Simply shifting emissions to jurisdictions outside Alberta

Dear Editor:

In a good way, Alberta used to be a predictable place. We had confidence in our future, and that confidence was not based on sentimental nonsense.
Then we went through a series of premiers who ran Alberta’s finances off the rails. It began with Ed Stelmach who increased provincial spending by more than 20 per cent in his first year as premier.
His pattern of excess was carried on by Alison Redford. Jim Prentice was premier only a short time, yet he too sought to grow the size and cost of government.
Now we have Rachel Notley.
Many Albertans don’t realize that Notley is a far more reckless spender and borrower than even Ontario’s Kathleen Wynne, who’s widely known as being financially inept.
In Wynne’s first full year as premier, she racked up debt of about $3,000 for every family of four in Ontario.
In Rachel Notley’s first full year as premier, she racked up debt exceeding $10,000 for every family of four in Alberta—more than tripling Wynne’s deplorable record.
In addition to carrying more than $300 billion in debt, Ontario is now facing a crisis commonly referred to as electrical poverty. According to the Climate Science Coalition, Ontario’s electrical prices have increased more than 300 per cent over the early part of the previous decade, producing some of the highest rates in North America.
These outrageous price hikes occurred after the Ontario government deliberately shut down all its coal-fired electrical plants, which formerly provided about 25 per cent of Ontario’s electrical capacity. The province then shifted to expensive, heavily subsidized renewables.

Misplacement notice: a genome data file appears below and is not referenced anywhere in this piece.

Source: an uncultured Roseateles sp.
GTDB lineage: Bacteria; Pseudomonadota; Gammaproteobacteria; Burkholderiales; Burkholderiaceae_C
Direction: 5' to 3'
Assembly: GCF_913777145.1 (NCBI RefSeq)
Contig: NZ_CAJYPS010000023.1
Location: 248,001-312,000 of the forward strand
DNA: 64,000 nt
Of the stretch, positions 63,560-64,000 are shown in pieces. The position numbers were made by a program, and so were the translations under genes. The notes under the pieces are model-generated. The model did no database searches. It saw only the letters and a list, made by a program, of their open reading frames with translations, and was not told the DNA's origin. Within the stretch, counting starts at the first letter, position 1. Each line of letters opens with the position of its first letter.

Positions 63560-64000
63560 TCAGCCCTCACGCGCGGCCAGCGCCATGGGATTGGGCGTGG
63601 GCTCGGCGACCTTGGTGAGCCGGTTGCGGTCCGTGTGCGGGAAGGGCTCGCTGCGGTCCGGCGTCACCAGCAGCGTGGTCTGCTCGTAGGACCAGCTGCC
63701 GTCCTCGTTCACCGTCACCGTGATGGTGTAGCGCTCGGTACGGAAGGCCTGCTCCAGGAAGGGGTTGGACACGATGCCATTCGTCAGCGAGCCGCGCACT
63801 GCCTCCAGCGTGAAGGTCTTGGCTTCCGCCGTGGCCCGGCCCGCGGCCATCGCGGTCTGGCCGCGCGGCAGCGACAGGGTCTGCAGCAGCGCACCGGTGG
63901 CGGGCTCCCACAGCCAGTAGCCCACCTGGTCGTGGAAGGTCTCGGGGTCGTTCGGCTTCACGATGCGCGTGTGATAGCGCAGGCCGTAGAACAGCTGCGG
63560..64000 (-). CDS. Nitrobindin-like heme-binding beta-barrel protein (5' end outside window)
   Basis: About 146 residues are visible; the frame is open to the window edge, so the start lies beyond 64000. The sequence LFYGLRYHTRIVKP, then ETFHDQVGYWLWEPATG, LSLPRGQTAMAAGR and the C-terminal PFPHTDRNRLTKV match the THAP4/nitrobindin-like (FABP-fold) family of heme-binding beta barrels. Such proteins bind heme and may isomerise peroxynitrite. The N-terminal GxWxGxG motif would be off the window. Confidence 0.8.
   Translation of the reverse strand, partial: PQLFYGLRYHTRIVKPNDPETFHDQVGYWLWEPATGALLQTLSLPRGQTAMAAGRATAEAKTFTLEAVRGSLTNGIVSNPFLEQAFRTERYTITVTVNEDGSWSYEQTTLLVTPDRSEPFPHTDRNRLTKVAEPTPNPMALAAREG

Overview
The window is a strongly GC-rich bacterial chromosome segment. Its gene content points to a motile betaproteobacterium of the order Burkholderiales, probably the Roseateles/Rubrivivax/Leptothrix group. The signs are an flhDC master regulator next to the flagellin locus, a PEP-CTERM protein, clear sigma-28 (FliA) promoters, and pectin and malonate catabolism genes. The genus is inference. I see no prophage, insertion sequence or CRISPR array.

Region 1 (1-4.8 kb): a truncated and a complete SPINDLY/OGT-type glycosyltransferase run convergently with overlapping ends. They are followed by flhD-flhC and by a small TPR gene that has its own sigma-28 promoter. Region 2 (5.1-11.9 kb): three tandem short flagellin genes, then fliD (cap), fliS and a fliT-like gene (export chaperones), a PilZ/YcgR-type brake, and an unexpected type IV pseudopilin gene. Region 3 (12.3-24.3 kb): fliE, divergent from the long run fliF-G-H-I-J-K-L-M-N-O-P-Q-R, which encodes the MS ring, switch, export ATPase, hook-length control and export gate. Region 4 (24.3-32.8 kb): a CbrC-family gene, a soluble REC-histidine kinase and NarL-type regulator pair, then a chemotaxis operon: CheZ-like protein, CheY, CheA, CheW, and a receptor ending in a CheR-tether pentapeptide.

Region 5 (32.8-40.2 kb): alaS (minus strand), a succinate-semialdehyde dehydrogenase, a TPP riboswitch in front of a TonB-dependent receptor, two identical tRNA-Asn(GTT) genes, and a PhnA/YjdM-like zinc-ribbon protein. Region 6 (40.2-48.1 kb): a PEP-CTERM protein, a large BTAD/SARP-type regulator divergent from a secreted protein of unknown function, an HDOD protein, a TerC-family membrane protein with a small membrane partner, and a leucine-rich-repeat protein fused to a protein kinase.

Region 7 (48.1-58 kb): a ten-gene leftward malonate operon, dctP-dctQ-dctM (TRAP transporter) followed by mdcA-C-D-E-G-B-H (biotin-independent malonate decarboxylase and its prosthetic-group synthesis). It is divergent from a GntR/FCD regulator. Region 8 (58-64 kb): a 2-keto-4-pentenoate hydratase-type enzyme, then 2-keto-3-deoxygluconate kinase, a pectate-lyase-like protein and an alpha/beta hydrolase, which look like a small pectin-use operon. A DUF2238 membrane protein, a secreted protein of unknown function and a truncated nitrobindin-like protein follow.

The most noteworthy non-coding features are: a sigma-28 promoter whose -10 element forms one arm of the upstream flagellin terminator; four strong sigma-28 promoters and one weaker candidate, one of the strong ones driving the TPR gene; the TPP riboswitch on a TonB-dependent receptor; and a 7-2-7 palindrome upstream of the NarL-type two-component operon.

Last year nearly 60,000 Ontario families/electrical customers had their electricity cut off. Many are being forced to choose between buying food or paying for over-priced electricity.
Some can no longer afford air conditioning, electric dryers, or even keeping the room temperature comfortable in winter.
The Ontario Auditor General says by 2032, this forced overpayment for electricity by consumers will reach $170 billion.
Ontario’s business community and even the mayor of Oshawa are crying out for relief.
Manufacturers are fleeing because they can’t afford the electricity. They’re taking investment and jobs with them. Ontario used to be Canada’s economic heartland. Today it’s on welfare.
An article in the Windsor Star put it this way: “A potent symbol of Ontario’s economic slide came in 2009, when the province became eligible for equalization payments, becoming a have-not province for the first time ever. That would have been almost unimaginable a generation ago. Seven years later, however, the receipt of equalization payments has become business-as-usual in Ontario.”
Moving away from low-priced coal power has cost Ontarians billions—not millions—and these are the same policies that Rachel Notley is now seeking for Albertans.
And what’s more, she’s doing it at a time when China is expanding coal burning by almost 20 per cent (China already burns half the world’s coal), and subsequent to the US’s announcement that it doesn’t accept the questionable climate change fears advanced by the UN.
Recently, one of the members of Notley’s own climate panel implied that the premier’s self-declared role as a global climate leader is erroneous because Notley’s policies are simply going to shift emissions and economic activity to jurisdictions outside Alberta.
Saskatchewan Premier Brad Wall refers to this as ‘carbon leakage,” saying it happens when Canadian jobs are lost to jurisdictions that don’t have similar carbon tax policies.
John Satink,
Director, Grassroots Alberta

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